All you need to know
The impact we have on the environment is important to both Robert Dyas and BRITA. We therefore teamed up with BRITA in 2008 and supported them with the launch of their in-store recycling campaign. Recycling bins were placed in all of our stores across the country, meaning consumers could return their used water filter cartridges when shopping for new ones.
Since 2010, Robert Dyas customers have helped recycle over 830,000 used water filter cartridges. To do your bit for the environment and to find your nearest BRITA recycling point, click here.
How are BRITA cartridges recycled?
A BRITA cartridge is made up of three materials: The plastic body and the filtering material, which consists of activated carbon and ion exchangers. The plastic material is pre-cleaned and then ground. The resulting plastic granulate is supplied to the plastics industry for renewed processing for various purposes. The activated carbon and ion exchangers are carefully separated. The activated carbon is returned to the manufacturer where it is reactivated in special installations and made available for other uses such as waste water treatment.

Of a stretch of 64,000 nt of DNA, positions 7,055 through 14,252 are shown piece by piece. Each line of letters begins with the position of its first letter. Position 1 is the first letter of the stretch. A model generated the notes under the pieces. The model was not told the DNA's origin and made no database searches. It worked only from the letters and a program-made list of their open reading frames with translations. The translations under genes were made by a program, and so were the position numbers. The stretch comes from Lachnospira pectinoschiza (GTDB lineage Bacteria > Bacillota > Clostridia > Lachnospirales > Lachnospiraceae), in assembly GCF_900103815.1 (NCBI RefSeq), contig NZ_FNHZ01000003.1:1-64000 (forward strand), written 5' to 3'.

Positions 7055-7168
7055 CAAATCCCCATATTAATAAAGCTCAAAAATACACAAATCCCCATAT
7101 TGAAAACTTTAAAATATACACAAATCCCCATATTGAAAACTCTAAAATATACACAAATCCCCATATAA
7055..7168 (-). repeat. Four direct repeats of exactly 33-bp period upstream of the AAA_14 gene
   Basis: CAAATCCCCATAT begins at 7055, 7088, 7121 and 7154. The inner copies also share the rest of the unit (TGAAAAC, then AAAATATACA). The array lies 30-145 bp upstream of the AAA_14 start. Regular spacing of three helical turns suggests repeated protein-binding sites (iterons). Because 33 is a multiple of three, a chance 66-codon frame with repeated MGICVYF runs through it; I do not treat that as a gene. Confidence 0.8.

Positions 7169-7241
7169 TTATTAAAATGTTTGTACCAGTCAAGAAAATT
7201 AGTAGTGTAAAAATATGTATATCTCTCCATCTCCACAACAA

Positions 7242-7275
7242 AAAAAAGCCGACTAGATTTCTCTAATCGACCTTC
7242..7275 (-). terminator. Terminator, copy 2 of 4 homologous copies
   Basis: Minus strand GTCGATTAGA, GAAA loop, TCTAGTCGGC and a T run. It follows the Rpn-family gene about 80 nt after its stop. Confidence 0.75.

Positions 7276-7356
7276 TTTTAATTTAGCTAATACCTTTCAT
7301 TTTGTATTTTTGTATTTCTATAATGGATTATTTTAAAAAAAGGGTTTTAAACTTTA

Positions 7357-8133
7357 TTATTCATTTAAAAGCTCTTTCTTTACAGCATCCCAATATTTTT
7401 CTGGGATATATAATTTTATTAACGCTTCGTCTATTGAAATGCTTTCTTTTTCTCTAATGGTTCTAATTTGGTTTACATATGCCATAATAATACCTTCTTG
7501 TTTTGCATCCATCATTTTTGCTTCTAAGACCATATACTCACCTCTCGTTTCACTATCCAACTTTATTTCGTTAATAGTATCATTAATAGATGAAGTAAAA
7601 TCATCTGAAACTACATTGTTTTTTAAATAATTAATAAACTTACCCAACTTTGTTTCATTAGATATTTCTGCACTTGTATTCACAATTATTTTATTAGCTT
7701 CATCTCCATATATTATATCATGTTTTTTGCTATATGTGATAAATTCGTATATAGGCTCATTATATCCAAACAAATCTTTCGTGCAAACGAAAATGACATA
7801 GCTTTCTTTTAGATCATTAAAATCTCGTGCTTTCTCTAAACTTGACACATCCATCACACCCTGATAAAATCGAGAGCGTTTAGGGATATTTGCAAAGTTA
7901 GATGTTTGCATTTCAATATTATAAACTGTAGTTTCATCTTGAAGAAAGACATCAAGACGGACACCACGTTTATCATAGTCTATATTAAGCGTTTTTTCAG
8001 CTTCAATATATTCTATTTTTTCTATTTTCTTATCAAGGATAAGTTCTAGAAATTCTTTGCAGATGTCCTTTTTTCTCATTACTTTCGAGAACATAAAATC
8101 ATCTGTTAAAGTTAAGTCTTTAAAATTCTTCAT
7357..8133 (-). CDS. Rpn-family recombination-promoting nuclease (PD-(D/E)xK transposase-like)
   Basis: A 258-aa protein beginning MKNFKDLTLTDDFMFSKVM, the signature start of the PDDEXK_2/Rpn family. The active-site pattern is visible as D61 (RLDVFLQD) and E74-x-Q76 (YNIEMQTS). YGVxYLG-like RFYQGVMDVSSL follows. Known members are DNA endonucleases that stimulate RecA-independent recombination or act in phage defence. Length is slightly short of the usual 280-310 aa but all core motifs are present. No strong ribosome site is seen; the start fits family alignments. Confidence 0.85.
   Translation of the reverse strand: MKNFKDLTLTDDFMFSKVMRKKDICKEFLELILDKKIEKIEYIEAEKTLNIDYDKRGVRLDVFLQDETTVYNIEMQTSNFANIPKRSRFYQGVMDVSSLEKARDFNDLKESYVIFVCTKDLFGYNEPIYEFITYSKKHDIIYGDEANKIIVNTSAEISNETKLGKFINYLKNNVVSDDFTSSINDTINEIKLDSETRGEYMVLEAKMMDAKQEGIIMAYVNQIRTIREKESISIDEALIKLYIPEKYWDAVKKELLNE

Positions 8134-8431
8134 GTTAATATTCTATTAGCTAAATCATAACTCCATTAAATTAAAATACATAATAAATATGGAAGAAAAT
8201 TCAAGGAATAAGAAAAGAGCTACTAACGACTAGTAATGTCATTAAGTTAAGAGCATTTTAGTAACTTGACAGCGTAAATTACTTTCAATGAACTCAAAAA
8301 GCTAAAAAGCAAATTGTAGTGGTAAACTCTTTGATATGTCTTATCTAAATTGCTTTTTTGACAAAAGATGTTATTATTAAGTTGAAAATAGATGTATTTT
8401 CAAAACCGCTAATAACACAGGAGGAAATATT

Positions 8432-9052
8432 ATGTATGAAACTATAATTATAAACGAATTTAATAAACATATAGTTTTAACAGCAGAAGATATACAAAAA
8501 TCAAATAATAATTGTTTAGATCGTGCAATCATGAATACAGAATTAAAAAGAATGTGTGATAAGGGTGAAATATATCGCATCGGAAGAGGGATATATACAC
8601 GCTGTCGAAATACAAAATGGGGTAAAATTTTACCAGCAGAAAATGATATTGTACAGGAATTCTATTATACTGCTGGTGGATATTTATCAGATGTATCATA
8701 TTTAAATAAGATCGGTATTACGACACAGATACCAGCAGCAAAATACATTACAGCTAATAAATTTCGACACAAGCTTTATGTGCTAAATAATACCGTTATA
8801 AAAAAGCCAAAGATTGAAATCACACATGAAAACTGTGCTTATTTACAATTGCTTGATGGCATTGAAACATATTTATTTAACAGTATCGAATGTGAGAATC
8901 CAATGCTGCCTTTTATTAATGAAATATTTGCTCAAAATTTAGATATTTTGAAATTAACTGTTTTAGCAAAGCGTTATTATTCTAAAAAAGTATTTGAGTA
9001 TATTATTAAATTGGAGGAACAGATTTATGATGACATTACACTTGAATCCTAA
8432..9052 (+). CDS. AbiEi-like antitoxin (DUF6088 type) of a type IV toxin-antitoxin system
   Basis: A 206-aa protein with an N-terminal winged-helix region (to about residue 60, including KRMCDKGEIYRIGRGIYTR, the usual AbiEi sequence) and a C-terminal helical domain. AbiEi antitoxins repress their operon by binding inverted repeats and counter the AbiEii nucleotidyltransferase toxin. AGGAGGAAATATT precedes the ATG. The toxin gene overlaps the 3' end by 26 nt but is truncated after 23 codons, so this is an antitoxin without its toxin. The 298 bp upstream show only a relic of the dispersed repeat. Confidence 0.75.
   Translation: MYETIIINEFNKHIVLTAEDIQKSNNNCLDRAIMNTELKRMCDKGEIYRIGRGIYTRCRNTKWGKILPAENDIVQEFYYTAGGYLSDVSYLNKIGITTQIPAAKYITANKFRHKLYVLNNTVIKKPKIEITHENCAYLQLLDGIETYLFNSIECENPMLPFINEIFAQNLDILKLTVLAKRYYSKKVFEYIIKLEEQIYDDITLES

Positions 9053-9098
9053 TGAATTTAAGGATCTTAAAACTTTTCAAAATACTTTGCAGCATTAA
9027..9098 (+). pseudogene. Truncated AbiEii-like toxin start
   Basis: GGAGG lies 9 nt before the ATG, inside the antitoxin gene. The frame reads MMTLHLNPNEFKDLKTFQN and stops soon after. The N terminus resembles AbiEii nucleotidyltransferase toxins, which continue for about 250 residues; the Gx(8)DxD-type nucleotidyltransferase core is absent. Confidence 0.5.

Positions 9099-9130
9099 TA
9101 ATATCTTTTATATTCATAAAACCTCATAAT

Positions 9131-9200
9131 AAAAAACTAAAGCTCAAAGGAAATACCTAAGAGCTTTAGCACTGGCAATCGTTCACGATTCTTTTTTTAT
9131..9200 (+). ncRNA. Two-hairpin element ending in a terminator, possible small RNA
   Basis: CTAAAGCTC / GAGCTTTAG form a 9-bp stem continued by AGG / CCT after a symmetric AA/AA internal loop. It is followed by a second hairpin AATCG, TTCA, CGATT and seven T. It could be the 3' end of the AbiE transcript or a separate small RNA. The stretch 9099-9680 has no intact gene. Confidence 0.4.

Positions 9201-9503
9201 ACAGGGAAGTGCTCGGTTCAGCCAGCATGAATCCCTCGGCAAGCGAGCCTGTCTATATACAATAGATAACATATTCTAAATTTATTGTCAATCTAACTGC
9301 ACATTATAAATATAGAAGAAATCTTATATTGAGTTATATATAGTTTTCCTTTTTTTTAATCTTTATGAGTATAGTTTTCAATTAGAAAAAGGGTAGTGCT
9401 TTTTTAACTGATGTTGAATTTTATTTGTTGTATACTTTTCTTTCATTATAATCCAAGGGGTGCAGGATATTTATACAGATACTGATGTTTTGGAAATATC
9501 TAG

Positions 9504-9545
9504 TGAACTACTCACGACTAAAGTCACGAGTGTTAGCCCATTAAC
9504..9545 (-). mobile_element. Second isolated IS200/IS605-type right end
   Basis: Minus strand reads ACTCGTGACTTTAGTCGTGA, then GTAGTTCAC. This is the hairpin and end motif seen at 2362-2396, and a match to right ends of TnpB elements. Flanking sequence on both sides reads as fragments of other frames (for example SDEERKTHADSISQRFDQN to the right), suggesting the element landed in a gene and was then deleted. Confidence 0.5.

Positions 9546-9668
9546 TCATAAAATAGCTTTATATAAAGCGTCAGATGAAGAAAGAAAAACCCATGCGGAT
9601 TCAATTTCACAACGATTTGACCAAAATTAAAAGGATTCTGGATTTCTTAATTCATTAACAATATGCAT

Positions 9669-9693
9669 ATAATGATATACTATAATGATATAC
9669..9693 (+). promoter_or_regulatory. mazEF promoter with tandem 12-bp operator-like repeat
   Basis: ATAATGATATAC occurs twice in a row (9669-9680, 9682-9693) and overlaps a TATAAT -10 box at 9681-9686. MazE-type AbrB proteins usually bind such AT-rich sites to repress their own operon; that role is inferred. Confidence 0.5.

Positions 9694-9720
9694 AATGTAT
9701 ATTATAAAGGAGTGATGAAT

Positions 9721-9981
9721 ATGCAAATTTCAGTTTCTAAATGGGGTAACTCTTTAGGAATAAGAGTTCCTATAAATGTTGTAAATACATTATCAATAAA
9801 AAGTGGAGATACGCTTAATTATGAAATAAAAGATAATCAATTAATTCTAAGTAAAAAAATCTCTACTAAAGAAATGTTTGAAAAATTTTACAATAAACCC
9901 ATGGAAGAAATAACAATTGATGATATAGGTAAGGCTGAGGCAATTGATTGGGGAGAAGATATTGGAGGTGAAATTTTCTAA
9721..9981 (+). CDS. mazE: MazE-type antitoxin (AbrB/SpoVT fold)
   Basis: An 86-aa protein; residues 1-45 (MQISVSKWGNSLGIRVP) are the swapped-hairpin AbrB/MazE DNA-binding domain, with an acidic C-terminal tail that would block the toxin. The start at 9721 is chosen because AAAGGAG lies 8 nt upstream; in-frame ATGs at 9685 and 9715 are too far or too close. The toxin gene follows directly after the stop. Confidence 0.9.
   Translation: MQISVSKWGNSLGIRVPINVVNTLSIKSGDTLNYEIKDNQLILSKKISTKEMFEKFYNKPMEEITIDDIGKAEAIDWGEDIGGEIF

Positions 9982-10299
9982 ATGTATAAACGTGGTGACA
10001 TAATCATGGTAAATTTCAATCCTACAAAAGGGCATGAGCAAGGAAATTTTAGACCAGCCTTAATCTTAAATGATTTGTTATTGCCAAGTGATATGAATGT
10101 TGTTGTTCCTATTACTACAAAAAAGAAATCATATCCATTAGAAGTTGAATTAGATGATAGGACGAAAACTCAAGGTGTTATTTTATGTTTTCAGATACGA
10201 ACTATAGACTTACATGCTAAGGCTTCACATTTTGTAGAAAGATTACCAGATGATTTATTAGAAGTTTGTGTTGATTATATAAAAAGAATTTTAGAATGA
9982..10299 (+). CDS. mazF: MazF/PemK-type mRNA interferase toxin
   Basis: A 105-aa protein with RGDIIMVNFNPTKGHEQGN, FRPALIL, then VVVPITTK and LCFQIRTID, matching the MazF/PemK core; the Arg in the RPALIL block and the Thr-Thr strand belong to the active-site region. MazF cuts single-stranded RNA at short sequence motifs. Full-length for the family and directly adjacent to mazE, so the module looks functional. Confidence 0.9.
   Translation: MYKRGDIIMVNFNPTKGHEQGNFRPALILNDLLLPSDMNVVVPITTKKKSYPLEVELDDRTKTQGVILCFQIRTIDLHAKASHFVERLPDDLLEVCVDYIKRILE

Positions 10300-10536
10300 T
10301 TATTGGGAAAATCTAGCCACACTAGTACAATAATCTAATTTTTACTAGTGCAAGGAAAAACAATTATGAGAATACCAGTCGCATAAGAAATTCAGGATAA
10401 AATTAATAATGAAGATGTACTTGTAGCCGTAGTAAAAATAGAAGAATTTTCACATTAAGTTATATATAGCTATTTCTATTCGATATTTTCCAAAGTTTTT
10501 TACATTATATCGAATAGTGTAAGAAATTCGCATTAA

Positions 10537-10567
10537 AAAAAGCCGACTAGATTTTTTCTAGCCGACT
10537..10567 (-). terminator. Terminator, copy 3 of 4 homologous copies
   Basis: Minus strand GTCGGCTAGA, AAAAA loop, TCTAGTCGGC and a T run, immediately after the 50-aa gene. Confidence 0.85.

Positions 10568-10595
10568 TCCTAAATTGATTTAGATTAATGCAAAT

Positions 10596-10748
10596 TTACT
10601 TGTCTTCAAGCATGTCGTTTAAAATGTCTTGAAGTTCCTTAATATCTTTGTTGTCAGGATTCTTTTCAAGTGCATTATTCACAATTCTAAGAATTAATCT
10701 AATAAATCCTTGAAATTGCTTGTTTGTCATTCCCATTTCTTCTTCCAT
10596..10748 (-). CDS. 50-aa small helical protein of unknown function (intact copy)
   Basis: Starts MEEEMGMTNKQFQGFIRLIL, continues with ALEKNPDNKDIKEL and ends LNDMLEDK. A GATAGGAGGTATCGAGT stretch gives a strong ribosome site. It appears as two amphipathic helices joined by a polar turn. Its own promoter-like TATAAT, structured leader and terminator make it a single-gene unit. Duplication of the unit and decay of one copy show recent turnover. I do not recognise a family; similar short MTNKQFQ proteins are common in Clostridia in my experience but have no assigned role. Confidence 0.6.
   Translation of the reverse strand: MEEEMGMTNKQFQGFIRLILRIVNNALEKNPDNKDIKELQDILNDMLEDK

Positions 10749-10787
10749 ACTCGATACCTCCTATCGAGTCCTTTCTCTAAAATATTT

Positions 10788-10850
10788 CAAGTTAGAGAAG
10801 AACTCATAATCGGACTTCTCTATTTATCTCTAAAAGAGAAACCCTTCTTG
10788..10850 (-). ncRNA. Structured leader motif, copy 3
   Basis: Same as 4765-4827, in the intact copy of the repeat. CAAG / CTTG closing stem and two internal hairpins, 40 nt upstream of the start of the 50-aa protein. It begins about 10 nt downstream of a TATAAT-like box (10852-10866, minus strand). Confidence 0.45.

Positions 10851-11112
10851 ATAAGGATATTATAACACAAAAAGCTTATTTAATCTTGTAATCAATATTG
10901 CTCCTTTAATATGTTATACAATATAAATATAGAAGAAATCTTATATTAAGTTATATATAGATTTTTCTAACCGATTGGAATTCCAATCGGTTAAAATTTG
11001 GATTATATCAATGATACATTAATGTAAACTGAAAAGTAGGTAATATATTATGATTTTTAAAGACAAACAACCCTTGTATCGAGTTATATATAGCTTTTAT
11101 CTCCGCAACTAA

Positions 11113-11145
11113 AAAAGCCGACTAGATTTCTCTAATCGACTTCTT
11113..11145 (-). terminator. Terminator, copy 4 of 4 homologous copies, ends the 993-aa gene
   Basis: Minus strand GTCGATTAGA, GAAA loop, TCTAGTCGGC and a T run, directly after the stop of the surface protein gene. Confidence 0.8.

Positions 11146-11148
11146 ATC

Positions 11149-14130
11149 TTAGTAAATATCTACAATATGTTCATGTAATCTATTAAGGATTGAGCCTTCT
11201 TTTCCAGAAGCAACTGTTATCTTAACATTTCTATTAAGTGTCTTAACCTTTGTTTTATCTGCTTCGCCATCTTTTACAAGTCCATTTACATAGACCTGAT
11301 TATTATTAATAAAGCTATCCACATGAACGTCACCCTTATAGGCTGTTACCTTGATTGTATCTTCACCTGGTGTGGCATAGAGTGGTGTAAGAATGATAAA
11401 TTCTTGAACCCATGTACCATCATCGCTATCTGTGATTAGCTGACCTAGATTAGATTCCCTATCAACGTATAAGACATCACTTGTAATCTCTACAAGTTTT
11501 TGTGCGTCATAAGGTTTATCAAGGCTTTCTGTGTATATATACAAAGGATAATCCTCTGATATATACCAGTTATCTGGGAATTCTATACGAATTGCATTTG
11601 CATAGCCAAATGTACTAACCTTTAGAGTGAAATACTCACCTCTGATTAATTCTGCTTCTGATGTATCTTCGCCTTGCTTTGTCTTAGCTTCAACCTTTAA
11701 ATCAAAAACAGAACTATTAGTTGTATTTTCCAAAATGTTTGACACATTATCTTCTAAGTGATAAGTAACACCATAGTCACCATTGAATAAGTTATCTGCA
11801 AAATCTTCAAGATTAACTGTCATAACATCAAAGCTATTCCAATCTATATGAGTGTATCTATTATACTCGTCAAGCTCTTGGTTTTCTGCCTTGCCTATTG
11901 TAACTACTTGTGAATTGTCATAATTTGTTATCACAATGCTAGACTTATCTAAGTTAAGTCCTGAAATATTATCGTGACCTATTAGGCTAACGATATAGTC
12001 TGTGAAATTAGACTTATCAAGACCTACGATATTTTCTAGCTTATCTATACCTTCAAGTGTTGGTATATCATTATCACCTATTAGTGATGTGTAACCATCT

The ion exchangers are subjected to a chemical and thermal 100% recycling and purification process at our own plant. At the end of this process, the ion exchange resin fulfils all the quality demands that are expected in functional and hygienic terms of new, freshly produced ion exchanger resin. The ion exchange resin is then reused for the production of household water filters.
How about the CO2 balance sheet?
You may be wondering about the transport costs. In fact, we use the same logistics chain that keeps the stores stocked with BRITA cartridges. So no additional fuel is burnt to bring back used cartridges. In fact, by avoiding empty hauls, we improve the CO2 performance per cartridge.
As for the recycling process itself, it requires considerably less energy than the transformation of crude oil into plastic. In any event, it’s better than using the costly material only once and then dumping it into landfills.